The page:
Doug Tuthill plays tricks to sell vouchers

Doug Tuthill, who receives nearly a quarter million in salary as president of Step up for Students paints a pretty dramatic picture of a parent fighting for her child’s voucher in the Miami Herald. http://www.miamiherald.com/2014/04/20/4067746/tax-credit-scholarships-strengthen.html

It’s a pretty standard trick too. He says look at this one parent while simultaneously hoping you will ignore the millions of parents in the Parent Teacher Association who have come out against the proliferation of vouchers, who are fighting for their children.  

That however is not where his tricks stop. He says that children that receive vouchers were the lowest performers in the district’s schools they left behind. Some of them were but according to David Figilo the states voucher expert some of them were doing very well too. Later he omits that if his plan succeeds then the value of vouchers will go form under five to over six thousand dollars, the income of families that will be eligible jumps to over sixty thousand and the fees Step up for Students receive will nearly triple from about 8 to about 24 million dollars. That is money that will never see a class room. Most egregious however is he then makes light of the hundreds of millions of dollars annually siphoned out of already resource starved schools doesn’t hurt them.  

But tugging on heart strings and omitting information is where his tricks end because more people are becoming aware of the inner workings of Step up for Students. They have seen the video where they admit to paying off legislators with campaign donations and they know the only waiting list is one kept on the back of an envelope, Doug Tuthill’s own words in a piece on his blog, ReDefined Ed.  People understand that despite being able to pick who they take and keep children that attend vouchers don’t get better education out comes and they understand that private schools that take vouchers don’t have to have certified teachers or teachers with degrees, recognized curriculums and many teach creationism as science. Finally they understand how the proponents of vouchers resist accountability, saying state tests are good for public school children but bad for them.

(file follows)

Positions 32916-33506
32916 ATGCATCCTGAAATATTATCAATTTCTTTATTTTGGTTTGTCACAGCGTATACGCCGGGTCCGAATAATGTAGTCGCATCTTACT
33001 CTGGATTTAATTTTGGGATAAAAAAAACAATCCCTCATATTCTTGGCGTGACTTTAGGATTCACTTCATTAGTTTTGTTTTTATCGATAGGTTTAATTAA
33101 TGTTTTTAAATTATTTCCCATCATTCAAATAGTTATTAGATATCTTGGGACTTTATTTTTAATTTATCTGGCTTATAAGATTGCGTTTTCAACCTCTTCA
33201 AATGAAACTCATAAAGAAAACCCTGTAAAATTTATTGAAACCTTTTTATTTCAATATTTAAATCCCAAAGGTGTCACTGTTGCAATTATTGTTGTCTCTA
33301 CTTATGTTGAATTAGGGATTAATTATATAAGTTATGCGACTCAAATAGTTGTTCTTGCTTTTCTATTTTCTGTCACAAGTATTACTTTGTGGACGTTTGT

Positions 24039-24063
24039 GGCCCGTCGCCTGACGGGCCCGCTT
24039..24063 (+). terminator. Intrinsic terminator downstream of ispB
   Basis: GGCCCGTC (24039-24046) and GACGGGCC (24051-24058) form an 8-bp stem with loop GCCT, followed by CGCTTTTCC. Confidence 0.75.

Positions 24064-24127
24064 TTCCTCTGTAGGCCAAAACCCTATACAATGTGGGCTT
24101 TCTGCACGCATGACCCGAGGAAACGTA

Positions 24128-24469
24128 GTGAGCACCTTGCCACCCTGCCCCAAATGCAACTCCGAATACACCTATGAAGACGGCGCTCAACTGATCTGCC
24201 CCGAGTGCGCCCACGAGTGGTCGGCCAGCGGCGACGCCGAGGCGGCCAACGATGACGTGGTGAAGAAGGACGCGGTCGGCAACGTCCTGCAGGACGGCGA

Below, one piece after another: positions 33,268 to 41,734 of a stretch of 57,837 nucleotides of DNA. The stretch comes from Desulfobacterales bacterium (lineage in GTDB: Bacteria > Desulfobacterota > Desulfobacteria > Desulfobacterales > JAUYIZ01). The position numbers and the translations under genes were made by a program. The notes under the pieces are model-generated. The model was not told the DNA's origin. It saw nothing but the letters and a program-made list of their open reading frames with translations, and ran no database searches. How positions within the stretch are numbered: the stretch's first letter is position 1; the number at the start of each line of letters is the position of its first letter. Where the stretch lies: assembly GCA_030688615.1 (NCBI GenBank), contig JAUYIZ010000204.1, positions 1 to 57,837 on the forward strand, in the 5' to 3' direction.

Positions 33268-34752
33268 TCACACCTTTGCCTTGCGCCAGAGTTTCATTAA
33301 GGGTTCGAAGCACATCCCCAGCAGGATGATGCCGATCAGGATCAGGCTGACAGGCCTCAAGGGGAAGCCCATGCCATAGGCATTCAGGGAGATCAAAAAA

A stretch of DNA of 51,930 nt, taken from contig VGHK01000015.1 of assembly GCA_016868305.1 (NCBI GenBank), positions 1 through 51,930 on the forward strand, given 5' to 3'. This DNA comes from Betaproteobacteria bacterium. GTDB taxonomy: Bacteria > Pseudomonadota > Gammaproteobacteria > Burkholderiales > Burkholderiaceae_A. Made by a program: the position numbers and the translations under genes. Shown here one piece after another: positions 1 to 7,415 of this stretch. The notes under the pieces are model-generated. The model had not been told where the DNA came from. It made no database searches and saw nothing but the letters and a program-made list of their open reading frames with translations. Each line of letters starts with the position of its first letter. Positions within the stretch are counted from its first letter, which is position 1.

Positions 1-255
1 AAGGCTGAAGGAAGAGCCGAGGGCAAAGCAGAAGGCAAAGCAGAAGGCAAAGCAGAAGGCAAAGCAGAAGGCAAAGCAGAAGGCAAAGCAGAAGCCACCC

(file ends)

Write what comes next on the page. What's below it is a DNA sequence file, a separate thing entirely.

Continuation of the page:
Tuthill wants you to look at the few students vouchers do help while ignoring the fact most could get the same services in their public schools. However should the public really be forced to fund someone’s religious choice, distrust of “gov’ment” schools or irrational hatred of teacher unions?  Should we really be handicapping the many to help a few? Tuthill obviously thinks so.

Parents doing the dirty work for Step up for Studnets

Step up for Students is having parents do their dirty work for them. Another parent goes to bat for them in the Ocala Star-Banner , http://www.ocala.com/article/20140420/OPINION/140419646/- which means another parent asks us to subsidize her choice ignoring the fact her choice hurts us all.

When criticizing the Florida Parent Teacher Association for fighting for all children and families including hers, what Chanae Jackson-Baker is really doing is asking us to subsidize her choice to put her children in a private school.

As a parent I can understand that she is doing what she feels best even if she fails to acknowledge that private schools that take vouchers in Florida are the wild west of education.  Their teachers don’t have to be certified or even have degrees for that matter. Their curriculums don’t have to be regulated and many teach creationism as science and then despite their assertion that there is accountability, there is no way to measure it as they are required to take a norm referenced test rather than the states.

I spoke with David Figilo the states experts on vouchers and he said as a group students in private schools that take vouchers don’t perform any better than their public school counterparts. He went on to tell me there were some really excellent private schools that take vouchers, mostly religious schools, but there were some very poor ones too. I would like to add private schools that take vouchers can pick who they take and keep and can put requirements on parents something public schools can’t do.